Hope you all had a fantastic Easter and that this note finds you and
your loved ones well.
Just a quick wrap up of FOSS, linux and open source news globally and in
the region :-)
1. Form, shape and direction of Geelong Linux User Group
There's been very little discussion of what form this group would like
Would we like talks? Discussions? A social catchup somewhere?
Debate on Archlinux vs Ubuntu? Gnome vs Unity?
Are we happy keeping the group to an email list?
Don't forget to tell your colleagues and mates about this list :-)
2. BarCampMelbourne 28th-29th July, Urban Camp at Royal Park, Melbourne
http://barcampmel.org | @barcampmel
**DISCLAIMER: I'm a previous BarCamp organiser**
For the first time in three years BarCamp comes back to Melbourne (after
the fabulous BarCampGeelong in 2011). Can you believe that tickets are
only $10, which includes dorm style accommodation and meals?! The
AWESOME is free!
Tix are selling very very fast, so you'll need to get in quick.
3. Ubuntu 12.04 LTS (long term support released)
Canonical's latest release of the desktop-based Ubuntu distribution
features a raft of improvements, including a new heads-up display.
If you work in a Uni or research institute the AARNet mirror may be your
best place to get the new release;
4. ICT Geelong news
The latest news from the region's peak ICT body can be found at;
In this issue - roll out plans for the NBN in the Geelong region,
upcoming ICT events and success stories of ICT businesses in the area.
5. OLPC study shows positive impacts on some skill sets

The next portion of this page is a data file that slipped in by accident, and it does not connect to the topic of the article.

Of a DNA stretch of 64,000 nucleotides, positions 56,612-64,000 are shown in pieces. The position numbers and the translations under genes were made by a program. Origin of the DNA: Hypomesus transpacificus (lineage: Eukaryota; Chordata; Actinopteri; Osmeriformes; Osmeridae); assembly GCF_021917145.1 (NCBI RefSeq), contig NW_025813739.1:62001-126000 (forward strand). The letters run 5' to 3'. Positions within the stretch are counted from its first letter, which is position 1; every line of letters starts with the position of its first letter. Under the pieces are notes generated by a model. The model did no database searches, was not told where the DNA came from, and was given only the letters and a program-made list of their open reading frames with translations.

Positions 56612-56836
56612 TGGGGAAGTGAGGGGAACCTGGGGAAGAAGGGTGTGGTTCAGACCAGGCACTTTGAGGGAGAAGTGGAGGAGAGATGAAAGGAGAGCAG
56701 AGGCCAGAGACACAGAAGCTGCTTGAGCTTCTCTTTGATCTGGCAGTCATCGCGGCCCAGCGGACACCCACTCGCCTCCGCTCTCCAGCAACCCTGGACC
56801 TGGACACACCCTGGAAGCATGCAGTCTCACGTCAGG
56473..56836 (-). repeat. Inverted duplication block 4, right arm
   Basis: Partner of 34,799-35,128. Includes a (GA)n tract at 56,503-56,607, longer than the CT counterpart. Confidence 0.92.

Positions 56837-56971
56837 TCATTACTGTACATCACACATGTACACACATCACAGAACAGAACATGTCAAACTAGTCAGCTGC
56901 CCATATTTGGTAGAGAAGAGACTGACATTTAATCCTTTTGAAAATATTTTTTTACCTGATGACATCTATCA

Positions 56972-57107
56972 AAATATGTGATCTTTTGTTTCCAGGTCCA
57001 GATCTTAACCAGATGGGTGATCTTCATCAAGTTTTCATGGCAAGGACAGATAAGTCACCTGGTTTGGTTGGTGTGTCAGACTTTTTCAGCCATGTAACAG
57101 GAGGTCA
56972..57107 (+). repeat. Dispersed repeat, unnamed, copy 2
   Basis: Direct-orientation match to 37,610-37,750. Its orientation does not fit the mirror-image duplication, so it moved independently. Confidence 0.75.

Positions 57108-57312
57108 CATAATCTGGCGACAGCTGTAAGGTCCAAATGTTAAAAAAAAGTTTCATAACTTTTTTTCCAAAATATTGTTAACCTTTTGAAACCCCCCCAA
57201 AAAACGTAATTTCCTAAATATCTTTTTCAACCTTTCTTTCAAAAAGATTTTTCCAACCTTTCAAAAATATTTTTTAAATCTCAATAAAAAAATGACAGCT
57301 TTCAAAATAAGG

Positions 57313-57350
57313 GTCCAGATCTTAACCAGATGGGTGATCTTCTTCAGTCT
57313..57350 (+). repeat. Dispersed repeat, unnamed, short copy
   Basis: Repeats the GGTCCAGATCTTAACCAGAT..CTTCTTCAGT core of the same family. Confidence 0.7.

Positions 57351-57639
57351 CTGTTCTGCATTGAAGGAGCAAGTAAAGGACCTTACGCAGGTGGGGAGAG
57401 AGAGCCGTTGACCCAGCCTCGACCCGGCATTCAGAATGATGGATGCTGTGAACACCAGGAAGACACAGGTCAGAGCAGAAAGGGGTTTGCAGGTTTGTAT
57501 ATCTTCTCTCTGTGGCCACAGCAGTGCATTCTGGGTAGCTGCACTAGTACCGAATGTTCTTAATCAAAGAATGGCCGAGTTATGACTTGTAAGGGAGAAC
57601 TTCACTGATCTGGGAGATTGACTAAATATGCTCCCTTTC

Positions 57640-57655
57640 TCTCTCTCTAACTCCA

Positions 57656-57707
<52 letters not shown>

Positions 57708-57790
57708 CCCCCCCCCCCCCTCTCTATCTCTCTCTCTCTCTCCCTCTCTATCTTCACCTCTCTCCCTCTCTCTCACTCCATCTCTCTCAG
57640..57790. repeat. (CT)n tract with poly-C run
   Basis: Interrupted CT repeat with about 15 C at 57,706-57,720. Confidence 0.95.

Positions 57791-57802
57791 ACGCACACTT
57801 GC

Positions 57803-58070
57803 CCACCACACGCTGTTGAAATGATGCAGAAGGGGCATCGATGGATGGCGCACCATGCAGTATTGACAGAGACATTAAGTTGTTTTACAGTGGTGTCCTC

"This paper presents the impact of the first large-scale randomized
evaluation of the OLPC program, using data collected after 15 months of
implementation in 319 primary schools in rural Peru. The results
indicate that the program increased the ratio of computers per student
from 0.12 to 1.18 in treatment schools. This expansion in access
translated into substantial increases in use both at school and at home.
No evidence is found of effects on enrollment and test scores in Math
and Language. Some positive effects are found, however, in general
cognitive skills as measured by Raven’s Progressive Matrices, a verbal
fluency test and a Coding test"
6. Linux Australia seeks community feedback on changing name
Linux Australia, the parent organisation of activities such as
linux.conf.au, and which has grown the number and breadth of activities
in which it is involved is seeking community feedback on a possible name
Have your say here:
7. Linux Users' Victoria
Check here for upcoming events (mostly Melbourne based);
8. Geelong Web Tech and Social Media Meetup
is on next on Wednesday 2nd May
More info at:
9. And in other open source news;
Open-source hardware movement seeks legitimacy
A nonprofit organization, Open Source Hardware Association, is being
formed to promote open-source hardware
AGAM SHAH, Computerworld
What’s New in Firefox 12 and Chrome 18
CRAIG BUCKLER Sitepoint
Red Hat Certified Professional of the Year
How journalists can create Guardian-style data visualisations